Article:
His room wasn't that difficult to find, as Jody later recalled in her book: "It was the one where people overflowed into the hallway." There was not enough space to fit all the friends he had accumulated in his lifetime. And in spite of the pain, Larry did his best to comfort his visitors.
There was a sense of urgency to his demeanor that day. At one point, he asked his wife if she'd brought a pen and paper, something that seemed odd to Jody. Later she asked Bev what that was about, and Bev explained that Larry wanted to write a letter to each of their children before going into surgery. He didn't know if he would make it out alive and wanted to express his love, affirming what was so unique and special about each of his children.
Larry lived another nine months before ultimately losing his life to cancer.
That same year, Jody lost two other friends who were both in their forties and passed away without warning. The deaths came as a shock to everyone. As Jody watched three grieving families, she thought of the comfort Larry's words had provided his family. She hurt for the children, those "who knew unquestionably of their parents' love, but desperately missed the reassurance and security that their physical presence provided." She couldn't stop thinking of the letter he wrote and the difference it had made.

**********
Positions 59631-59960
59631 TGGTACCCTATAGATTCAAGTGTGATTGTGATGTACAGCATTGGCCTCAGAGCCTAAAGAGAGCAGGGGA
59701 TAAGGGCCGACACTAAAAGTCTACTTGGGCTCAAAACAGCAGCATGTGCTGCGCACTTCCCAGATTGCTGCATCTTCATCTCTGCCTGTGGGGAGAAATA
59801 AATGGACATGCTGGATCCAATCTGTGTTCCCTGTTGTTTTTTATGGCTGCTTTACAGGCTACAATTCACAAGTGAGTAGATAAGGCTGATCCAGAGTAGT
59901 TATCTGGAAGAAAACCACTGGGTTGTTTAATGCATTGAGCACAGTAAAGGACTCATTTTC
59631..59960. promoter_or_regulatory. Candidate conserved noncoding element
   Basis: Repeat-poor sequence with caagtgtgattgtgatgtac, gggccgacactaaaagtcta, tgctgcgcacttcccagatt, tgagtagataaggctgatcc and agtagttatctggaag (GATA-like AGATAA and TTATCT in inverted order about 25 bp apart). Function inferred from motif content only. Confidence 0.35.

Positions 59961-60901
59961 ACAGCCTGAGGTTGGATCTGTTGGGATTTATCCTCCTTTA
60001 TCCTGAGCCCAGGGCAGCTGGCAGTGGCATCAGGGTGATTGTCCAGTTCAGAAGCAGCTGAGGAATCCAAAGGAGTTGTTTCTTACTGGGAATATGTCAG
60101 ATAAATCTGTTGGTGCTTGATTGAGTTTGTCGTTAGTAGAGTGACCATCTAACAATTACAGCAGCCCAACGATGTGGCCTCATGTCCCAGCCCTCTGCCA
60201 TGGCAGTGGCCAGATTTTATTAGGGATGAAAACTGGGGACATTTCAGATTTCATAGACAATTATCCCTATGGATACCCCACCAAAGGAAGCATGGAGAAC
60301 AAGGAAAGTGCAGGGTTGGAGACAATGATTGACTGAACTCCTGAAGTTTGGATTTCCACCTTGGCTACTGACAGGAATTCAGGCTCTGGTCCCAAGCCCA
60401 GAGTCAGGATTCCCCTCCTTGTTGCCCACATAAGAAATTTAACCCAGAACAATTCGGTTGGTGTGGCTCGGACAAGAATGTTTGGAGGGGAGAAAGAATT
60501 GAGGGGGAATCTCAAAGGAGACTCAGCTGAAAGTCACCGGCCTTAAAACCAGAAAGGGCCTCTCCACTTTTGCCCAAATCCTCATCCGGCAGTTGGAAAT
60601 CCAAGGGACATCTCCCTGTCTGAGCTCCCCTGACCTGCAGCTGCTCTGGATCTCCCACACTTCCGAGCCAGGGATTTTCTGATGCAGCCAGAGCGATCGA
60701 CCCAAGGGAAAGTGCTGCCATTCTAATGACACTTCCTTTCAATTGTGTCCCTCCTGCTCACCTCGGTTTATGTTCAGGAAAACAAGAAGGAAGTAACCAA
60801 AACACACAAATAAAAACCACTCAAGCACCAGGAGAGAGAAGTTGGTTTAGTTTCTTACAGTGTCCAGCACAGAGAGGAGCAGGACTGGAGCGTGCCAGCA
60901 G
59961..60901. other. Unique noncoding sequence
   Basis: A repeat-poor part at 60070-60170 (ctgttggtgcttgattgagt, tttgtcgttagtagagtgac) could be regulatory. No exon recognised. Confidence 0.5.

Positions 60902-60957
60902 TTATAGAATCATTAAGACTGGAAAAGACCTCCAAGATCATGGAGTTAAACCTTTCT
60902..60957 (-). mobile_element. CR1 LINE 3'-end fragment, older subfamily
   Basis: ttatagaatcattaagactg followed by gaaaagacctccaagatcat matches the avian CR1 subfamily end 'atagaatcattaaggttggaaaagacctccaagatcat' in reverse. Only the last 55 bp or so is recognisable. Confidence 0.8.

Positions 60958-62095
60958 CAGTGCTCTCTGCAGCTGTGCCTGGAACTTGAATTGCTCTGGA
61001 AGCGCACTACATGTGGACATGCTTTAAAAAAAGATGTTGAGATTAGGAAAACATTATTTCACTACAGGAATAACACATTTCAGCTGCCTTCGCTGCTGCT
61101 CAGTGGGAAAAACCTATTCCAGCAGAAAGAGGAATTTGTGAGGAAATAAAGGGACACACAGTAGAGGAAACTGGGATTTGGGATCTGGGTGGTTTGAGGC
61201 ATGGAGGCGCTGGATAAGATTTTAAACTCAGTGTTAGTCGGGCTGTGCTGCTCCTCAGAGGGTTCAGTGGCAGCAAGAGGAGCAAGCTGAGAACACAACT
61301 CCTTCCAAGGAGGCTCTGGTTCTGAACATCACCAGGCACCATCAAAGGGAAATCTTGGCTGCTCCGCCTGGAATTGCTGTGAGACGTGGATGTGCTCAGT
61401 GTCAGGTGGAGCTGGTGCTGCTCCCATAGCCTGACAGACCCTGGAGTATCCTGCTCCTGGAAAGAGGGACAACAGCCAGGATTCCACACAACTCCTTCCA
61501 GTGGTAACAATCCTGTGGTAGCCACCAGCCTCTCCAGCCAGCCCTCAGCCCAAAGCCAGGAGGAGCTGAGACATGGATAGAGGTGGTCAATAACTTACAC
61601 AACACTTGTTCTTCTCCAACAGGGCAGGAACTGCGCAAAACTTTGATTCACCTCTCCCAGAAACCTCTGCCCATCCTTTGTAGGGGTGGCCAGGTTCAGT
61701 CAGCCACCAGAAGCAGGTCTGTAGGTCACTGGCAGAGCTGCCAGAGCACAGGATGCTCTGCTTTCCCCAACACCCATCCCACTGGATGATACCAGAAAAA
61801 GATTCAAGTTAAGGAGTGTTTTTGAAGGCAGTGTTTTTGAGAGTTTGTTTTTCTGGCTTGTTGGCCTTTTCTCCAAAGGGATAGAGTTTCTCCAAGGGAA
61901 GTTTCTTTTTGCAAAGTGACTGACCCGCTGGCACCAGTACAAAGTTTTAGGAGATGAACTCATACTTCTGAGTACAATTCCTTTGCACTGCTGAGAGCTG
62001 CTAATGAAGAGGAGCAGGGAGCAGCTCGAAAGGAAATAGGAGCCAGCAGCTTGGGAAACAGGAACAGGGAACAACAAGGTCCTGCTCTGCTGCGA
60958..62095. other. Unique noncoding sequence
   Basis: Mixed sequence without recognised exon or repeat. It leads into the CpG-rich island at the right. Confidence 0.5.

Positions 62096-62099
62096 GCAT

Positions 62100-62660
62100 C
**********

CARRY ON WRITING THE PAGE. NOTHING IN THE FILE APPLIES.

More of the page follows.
Jody started sharing Larry's story with others. "Don't you think this is something we should all do for the people we love?" she would say, trying to drum up interest. And many would respond, "Yes, but I'm not a writer," or, "Yes, but I have no idea where to begin."